After 2 hours and 45 minutes of deliberation, the jury found Lieber guilty on all counts. Lieber did not appear to show any emotion in reaction to the verdict. The judge did not set a date for sentencing.Lieber is the first academic researcher prosecuted under the China Initiative to be found guilty by a jury. —Bethany Halford
From the Harvard Crimson's Brandon Kingdollar:
BOSTON — Harvard professor Charles M. Lieber was found guilty of lying to government authorities about his ties to China in federal court on Tuesday, concluding a stunning downfall for one of the country’s top chemists.
A federal jury found Lieber guilty on all six felony charges, including two counts of making false statements and four related tax offenses. Federal prosecutors said Lieber, 62, chased money and Nobel hopes past the limits of the law by concealing his ties to China’s Thousand Talents Program in misleading statements to investigators and falsely-reported tax returns.
Jurors deliberated for just shy of three hours before coming to a verdict Tuesday. Lieber showed little reaction as the verdict was announced in court...
...Lieber, who is currently battling late-stage lymphoma, will be sentenced at a later hearing. Federal charges of false statements are subject to a maximum of five years in prison and a fine of up to $250,000.
I'm pretty surprised. While the statements he made to the FBI were clearly pretty incriminating, I had no idea how the jury would take them, especially with all the doubts that that Dr. Lieber's lawyer threw their way. I thought they would acquit, but I was wrong.
The New York Times' article on the case had a sad note from the FBI interrogation:
He tried to impress on the two special agents that a different motive, the desire for acclaim, had brought him to partner with Wuhan and train scientists there.
“I was younger and stupid,” he said. “I want to be recognized for what I’ve done. Everyone wants to be recognized.” He offered a comparison he had given his son, a high school wrestler. The Nobel Prize is “kind of like an Olympic gold medal — it’s very, very rare,” he said.
A prize he had won recently was more like a bronze medal, he said with a self-deprecating laugh. “That probably is the underlying reason I did this,” he said.
There is something deeply tragic and knowing about that admission.
If I may play amateur psychologist for a minute, I think what is going on in Lieber is a combination of how scientists at high levels either rationalize, or have a willful ignorance that helping competitive states that don't have our interest in mind can hurt us (like Fauci being fine with NIH money going to support the Wuhan Institute of Virology) and a huge ego interfering with good judgement. In the words of the Stone Temple Pilots "Down you go! Suffer long...."ReplyDelete
To me the talk about competing states sounds odd and antithetical to free science. But my work is completely theoretical with no applications and if I worked on something that could be actually used for something, my thoughts could well be different.Delete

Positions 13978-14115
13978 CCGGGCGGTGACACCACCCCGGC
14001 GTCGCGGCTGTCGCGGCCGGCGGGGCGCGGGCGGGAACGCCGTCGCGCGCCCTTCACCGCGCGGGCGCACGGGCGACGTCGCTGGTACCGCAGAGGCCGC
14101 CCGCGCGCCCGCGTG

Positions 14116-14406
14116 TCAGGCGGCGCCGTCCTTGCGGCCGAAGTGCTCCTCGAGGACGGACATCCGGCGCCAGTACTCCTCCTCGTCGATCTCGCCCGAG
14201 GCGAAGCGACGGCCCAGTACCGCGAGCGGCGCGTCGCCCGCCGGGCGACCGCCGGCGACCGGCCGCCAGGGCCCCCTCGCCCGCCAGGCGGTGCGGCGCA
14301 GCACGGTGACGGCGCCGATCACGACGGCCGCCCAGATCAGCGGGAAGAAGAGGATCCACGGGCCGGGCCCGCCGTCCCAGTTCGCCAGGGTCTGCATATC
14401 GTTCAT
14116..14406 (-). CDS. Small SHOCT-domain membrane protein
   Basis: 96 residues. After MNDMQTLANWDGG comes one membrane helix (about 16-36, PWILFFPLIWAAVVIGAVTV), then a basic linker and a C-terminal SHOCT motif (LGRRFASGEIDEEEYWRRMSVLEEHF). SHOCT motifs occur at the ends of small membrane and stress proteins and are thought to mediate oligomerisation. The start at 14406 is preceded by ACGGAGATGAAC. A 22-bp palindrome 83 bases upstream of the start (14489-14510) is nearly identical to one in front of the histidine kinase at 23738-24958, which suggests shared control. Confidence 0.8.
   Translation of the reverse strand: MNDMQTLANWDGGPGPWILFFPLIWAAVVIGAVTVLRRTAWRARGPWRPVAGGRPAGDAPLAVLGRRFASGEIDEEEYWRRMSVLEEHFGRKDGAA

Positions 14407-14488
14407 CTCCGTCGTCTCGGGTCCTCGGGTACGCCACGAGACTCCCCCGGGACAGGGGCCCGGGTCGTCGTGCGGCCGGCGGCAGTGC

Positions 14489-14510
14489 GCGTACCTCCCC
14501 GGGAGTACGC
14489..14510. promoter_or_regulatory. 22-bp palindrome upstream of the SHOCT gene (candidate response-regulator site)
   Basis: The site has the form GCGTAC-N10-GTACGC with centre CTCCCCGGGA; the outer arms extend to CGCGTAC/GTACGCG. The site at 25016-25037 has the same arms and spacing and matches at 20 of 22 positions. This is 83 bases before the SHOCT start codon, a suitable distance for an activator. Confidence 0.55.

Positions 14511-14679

I wonder if they can go after his wife, too for their dodgy tax moves. This honest taxpayer would approve.ReplyDelete
Someone needs to update Bumpers Cars to reflect Lieber's move from Harvard to the PenitentiaryReplyDelete
I imagine he's going to play the cancer fiddle pretty hard and likely get sentence to a laughable fine and house arrest.ReplyDelete
"“I want to be recognized for what I’ve done. Everyone wants to be recognized.” He offered a comparison he had given his son, a high school wrestler. The Nobel Prize is “kind of like an Olympic gold medal — it’s very, very rare,” he said."ReplyDelete
Very said indeed, but not uncommon among high flyers. Think about that the next time someone tries to claim that academic and government scientists are somehow "purer" than industrial ones.
Even common with low fliers. My last advisor, an MD/PhD assistant professor with no pubs yet from his lab, said he wanted to get the attention of scientists in Sweden, and mentioned the Nobel Prize. This, along with the fact that he post-doc'd at Harvard working for a NAS member, suggested to me that egos so big that they live in cognitive dissonance are often made by the academic system. He really seemed to think that greatness in academia was an inheritance gained by working for famous people (not suprisingly, the one he worked for has a sizable pubpeer record, over 50) . Sadly, in light of the fact that who you know is as important as the science in getting grant money, he could get far up the system despite being mediocre.Delete
I left that lab after 2 months, as I felt his huge ego and conviction that he would rise up the system would turn the lab into a fraudatorium soon enough.